U.S. To Bury Almost All Existing Used Nuclear Fuel; Recycling Deferred At Least 20 Years via Forbes

There’s little hope that the 70,000 metric tons of used nuclear fuel dispersed across the United States will ever be recycled, according to a recent study by Oak Ridge National Laboratory—so nearly all existing waste will go into the earth.

In a study completed late last year, Oak Ridge officials determined that the U.S. is at least 20 years away from large-scale reprocessing of used nuclear fuel, if it decides to pursue such technologies. By then, they estimate, nuclear plants will have generated another 40,000 metric tons of spent fuel.
The United States long opposed the reprocessing of used nuclear fuel because of terrorism and proliferation concerns, but DOE began researching new reprocessing technologies in 2005, and the Obama Administration has remained open to new technologies.

In 2009, Energy Secretary Steven Chu told Congress “there is research that has to be done, again, because reprocessing has the potential for greatly reducing both the amount and lifetime of the waste and to extend the nuclear fuel.”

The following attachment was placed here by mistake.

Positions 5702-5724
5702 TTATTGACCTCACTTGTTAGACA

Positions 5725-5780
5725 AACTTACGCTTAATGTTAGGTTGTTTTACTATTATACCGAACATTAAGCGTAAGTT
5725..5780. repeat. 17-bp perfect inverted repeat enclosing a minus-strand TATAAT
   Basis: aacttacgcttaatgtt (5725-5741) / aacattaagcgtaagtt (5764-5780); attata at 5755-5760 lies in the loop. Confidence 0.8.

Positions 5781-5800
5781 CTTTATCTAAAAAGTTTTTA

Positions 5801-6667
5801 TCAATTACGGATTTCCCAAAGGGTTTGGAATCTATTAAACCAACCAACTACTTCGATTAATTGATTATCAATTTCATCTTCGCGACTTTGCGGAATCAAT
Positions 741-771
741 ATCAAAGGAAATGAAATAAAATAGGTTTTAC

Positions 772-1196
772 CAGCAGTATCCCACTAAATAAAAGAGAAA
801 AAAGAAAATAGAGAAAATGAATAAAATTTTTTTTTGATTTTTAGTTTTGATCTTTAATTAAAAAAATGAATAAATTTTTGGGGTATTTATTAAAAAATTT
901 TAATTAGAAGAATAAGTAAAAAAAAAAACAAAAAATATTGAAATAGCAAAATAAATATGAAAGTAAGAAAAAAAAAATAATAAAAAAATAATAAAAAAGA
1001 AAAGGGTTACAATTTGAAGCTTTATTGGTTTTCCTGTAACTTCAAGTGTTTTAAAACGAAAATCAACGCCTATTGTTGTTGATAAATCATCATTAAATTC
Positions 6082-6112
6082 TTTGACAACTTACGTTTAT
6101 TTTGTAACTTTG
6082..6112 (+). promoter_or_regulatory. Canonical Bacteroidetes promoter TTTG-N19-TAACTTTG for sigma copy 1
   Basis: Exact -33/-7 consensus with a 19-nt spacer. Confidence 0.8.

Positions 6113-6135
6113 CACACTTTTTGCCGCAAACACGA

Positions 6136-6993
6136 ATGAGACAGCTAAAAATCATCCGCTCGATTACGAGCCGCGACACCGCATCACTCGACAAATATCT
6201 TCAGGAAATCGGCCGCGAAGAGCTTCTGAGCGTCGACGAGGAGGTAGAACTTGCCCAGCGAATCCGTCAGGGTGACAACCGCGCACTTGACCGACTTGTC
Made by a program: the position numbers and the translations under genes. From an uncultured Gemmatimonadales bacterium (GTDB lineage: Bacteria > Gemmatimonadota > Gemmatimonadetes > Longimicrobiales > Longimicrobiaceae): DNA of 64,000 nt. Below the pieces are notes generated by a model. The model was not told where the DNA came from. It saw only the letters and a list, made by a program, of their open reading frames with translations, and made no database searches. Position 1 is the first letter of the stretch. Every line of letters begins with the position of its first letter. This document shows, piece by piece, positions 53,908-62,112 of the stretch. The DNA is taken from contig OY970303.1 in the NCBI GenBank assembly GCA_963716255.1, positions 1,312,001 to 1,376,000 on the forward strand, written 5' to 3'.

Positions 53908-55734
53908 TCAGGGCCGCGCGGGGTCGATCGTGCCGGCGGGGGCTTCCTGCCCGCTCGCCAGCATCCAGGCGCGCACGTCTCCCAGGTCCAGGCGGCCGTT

At the time—before meltdowns and hydrogen explosions damaged spent fuel pools at Fukushima—the U.S. appeared more open to recycling processes like those employed in France.

After Fukushima, The Blue Ribbon Commission on America’s Nuclear Future, co-chaired by Chu, adopted more cautious language about recycling: “no currently available or reasonably foreseeable reactor and fuel cycle technology developments—including advances in reprocessing and recycling technologies—have the potential to fundamentally alter the waste management challenges the nation confronts over at least the next several decades, if not longer.”

But neither the Blue Ribbon report nor the administration’s response close the door to reprocessing, calling it “premature for the United States to commit, as a matter of policy, to ‘closing’ the nuclear fuel cycle given the large uncertainties that exist about the merits and commercial viability of different fuel cycle and technology options.”

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